[2.] Hide no truth of God as to that way of manifestation which to you is committed, for fear it should prove prejudicial to your affairs. That influence and signature of your power which is due to any truth of God, let it not be withheld by carnal reasonings. I might farther draw out these, and such like things as these; — the warning is, to live upon the faith of that promise, which shall surely be established, without turning aside to needless, crooked paths of your own.
Use 2. Secondly. Be faithful in doing all the work of God whereunto you are engaged, as he is faithful in working all your works whereunto he is engaged. Your work, whereunto (whilst you are in his ways) God is engaged, is your safety and protection: God’s work, whereunto you are engaged, is the propagating of the kingdom of Christ, and the setting up of the standard of the gospel. So far as you find God going on with your work, go you on with his. How is it that Jesus Christ is in Ireland only as a lion staining all his garments with the blood of his enemies; and none to hold him out as a lamb sprinkled with his own blood to his friends? Is it the sovereignty and interest of England that is alone to be there transacted? For my part, I see no farther into the mystery of these things but that I could heartily rejoice, that, innocent blood being expiated, the Irish might enjoy Ireland so long as the moon endureth, so that Jesus Christ might possess the Irish. But God having suffered those sworn vassals of the man of sin to break out into such ways of villany as render them obnoxious unto vengeance, upon such rules of government amongst men as he hath appointed; is there, therefore, nothing to be done but to give a cup of blood into their hands? Doubtless the way whereby God will bring the followers after the beast to condign destruction for all their enmity to the Lord Jesus, will be by suffering them to run into such practices against men as shall righteously expose them to vengeance, according to acknowledged principles among the sons of men. But is this all? hath he no farther aim? Is not all this to make way for the Lord Jesus to take possession of his long since promised inheritance? And shall we stop at the first part? Is this to deal fairly with the Lord Jesus? — call him out to the battle, and then keep away his crown? God hath been faithful in doing great things for you; be faithful in this one, — do your utmost for the preaching of the gospel in Ireland.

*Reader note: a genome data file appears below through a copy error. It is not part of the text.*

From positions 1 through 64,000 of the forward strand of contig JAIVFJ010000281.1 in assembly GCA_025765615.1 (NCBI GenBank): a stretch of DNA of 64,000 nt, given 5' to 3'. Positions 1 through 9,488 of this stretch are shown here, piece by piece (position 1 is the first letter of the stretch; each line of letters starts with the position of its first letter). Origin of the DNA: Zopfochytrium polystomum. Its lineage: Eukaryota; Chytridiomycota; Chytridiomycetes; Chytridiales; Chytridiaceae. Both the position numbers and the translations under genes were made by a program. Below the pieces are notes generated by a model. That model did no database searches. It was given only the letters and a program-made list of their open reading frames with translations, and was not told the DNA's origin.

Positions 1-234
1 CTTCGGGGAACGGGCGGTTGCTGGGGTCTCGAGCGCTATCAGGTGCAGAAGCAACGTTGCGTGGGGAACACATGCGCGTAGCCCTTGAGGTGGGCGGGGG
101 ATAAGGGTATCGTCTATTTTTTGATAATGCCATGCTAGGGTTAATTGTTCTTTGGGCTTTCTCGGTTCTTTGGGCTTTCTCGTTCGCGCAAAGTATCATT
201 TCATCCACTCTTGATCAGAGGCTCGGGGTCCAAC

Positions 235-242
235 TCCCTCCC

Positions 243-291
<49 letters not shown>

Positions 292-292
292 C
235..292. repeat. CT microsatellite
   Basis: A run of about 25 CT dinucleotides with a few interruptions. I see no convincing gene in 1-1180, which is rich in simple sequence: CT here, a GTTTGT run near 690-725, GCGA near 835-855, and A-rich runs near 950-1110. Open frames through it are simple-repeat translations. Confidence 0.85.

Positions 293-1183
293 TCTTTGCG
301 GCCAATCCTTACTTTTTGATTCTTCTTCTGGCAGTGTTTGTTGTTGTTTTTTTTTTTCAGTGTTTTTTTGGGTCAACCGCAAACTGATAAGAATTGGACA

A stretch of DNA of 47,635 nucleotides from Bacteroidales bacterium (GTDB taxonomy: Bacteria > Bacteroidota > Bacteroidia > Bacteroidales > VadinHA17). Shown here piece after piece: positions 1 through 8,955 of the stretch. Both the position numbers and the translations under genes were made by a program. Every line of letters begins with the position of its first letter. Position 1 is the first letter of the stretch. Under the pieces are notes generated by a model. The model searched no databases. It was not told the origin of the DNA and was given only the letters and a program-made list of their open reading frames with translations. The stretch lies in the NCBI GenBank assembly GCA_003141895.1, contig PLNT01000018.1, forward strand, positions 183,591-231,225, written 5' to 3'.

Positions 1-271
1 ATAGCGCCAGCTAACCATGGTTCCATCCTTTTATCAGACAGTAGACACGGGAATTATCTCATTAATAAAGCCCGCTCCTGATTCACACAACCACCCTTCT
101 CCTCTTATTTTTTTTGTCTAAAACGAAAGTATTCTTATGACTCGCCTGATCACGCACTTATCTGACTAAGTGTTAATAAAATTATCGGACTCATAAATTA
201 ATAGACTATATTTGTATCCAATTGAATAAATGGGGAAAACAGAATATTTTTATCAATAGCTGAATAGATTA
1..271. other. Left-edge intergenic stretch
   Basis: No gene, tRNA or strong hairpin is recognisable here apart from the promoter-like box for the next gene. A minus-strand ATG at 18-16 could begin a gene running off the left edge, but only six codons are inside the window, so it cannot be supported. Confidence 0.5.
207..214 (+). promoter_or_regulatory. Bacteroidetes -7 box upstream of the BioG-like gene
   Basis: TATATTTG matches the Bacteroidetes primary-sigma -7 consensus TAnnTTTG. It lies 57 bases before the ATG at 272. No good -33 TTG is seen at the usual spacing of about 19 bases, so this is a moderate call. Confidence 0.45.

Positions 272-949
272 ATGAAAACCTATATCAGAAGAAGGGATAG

Give me leave to add a few motives to this duty.
(1.) They want it. No want like theirs who want the gospel. I would there were for the present one gospel preacher for every walled town in the English possession in Ireland. The land mourneth, and the people perish for want of knowledge. Many run to and fro, but it is upon other designs; knowledge is not increased.